when i walk by the river in Calgary

i have not disappeared somewhere

when i sit by the Ganga in Rishikesh 

i belong to the wind surging behind


i am a force that exists beyond time

in the scented pages of my poems 

i live in my parents and my ancestors 

each month i wear as a new dress


my mind is that mountain full of all

the yesterdays and the tomorrows

strong, abiding, leaning into the sky

who says that i have vanished?


i am life in all the seasons 

the river flows with my ashes

i am reborn here, there, perhaps 

everywhere, of this i am certain 

Image by Daniel Frank

Haiku on Autumn

By Ravi Kiran 16th November 2023

Autumn Wreath
Park in the Fall

in all languages

the chorus

of autumn leaves

Image by Annie Spratt

boring through

the autumn stillness

a maple seed

Image by Robert Reyes

late autumn

blue fills the space

between branches

Image by Katie Moum

By Mayumi Yamamoto  17th November  2023

Autumn Wreath

I used to like autumn.


We have colourful autumnal flowers in the fields.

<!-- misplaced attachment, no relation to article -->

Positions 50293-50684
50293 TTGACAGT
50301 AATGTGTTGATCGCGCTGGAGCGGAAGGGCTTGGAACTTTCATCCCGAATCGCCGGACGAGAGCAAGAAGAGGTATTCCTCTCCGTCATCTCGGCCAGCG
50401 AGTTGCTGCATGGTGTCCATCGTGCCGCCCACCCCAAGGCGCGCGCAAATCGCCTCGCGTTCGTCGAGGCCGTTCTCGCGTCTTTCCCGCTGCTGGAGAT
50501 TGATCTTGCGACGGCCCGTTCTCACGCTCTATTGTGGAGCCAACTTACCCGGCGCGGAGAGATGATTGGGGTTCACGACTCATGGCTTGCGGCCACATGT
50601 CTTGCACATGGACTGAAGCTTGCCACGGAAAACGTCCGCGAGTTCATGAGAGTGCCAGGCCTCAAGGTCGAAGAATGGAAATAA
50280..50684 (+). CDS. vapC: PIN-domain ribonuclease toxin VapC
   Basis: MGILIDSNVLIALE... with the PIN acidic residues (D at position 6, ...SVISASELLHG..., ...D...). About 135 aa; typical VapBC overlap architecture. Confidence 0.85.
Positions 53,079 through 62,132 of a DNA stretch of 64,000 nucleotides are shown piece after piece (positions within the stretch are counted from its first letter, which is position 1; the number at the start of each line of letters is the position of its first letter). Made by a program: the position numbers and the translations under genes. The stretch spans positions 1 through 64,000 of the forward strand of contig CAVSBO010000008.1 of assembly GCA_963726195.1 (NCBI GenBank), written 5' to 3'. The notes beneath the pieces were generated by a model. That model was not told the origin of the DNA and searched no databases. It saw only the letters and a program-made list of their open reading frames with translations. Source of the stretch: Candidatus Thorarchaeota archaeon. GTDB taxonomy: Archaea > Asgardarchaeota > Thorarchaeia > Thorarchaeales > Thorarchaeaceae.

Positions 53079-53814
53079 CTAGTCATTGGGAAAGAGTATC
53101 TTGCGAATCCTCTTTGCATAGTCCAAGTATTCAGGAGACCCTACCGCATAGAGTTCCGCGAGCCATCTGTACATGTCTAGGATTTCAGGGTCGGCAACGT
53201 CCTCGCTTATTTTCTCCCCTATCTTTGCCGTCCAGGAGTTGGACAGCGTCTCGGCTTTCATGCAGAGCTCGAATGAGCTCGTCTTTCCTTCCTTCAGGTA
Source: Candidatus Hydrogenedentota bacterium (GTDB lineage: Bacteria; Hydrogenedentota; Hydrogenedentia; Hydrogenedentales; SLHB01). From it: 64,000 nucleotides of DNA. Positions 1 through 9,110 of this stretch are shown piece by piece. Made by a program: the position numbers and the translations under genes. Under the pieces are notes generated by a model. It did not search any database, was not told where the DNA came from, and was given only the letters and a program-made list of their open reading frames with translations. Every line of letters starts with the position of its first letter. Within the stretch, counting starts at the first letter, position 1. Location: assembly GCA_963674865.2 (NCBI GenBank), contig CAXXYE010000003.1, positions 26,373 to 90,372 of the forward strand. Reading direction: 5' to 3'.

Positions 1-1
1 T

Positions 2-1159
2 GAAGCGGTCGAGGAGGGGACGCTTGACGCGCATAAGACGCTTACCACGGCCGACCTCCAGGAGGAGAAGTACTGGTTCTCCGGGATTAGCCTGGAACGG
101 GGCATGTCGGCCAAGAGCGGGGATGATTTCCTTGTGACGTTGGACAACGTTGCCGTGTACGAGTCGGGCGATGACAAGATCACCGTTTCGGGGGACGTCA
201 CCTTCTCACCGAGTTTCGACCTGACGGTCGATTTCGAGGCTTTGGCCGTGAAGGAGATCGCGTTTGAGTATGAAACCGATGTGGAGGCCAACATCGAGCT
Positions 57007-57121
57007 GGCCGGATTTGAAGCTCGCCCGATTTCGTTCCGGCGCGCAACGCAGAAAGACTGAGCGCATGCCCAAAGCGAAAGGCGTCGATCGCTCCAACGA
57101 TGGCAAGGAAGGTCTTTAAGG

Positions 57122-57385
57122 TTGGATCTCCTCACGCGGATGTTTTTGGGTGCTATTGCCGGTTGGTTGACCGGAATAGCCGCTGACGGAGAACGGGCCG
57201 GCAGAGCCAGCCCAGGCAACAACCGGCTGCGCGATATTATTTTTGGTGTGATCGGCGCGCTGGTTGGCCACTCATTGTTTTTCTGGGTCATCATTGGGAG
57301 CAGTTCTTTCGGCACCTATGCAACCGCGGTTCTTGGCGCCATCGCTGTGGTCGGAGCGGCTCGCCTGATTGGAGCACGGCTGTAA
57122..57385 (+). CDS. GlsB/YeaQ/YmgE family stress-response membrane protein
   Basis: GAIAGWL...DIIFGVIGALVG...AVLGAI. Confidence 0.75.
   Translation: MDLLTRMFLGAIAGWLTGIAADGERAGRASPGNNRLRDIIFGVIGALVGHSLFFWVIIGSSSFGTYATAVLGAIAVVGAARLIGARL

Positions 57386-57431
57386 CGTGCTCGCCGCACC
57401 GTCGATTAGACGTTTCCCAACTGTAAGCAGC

Red spider lily.

Canada goldenrod.


They are free from human control, and

decorate gloomy brown fields as they wish

with ruddy faces and golden slender figures.


Once, autumn had boisterous flower parades

in my eyes.

They were lively and noisy, and no less mirthful

than those of spring.

It was a joy to witness their arrival,

even though they stayed in this world

for only a passing season.

I didn’t mind.

I still welcomed their fleeting visit

and sent them off generously.

Then, I looked forward to winter

while expecting Christmas

and a Happy New Year.


I loved autumn.

But this year,

I can’t celebrate autumn

irrespective of its boast of beautiful flowers.

Because my flowers in the balcony

that have survived a sizzling summer

on her grave

--once having exhibited their beautiful figures

as she did--

now squat and grab onto poles

to support themselves,

as they wither

with each passing day

until they fall onto the soil.

That reminds me of her last days.



you asked me to take

pictures of these autumnal flowers

blooming in the fields with abandon.

“We don’t have autumn

in our tropical island,”

you said.


“You are lucky,”

I said voiceless

in my mind.


I was grateful to you

for sharing my grief

on the night when I lost her.

It was in spring.


I’ll send you the pictures of

red spider lily and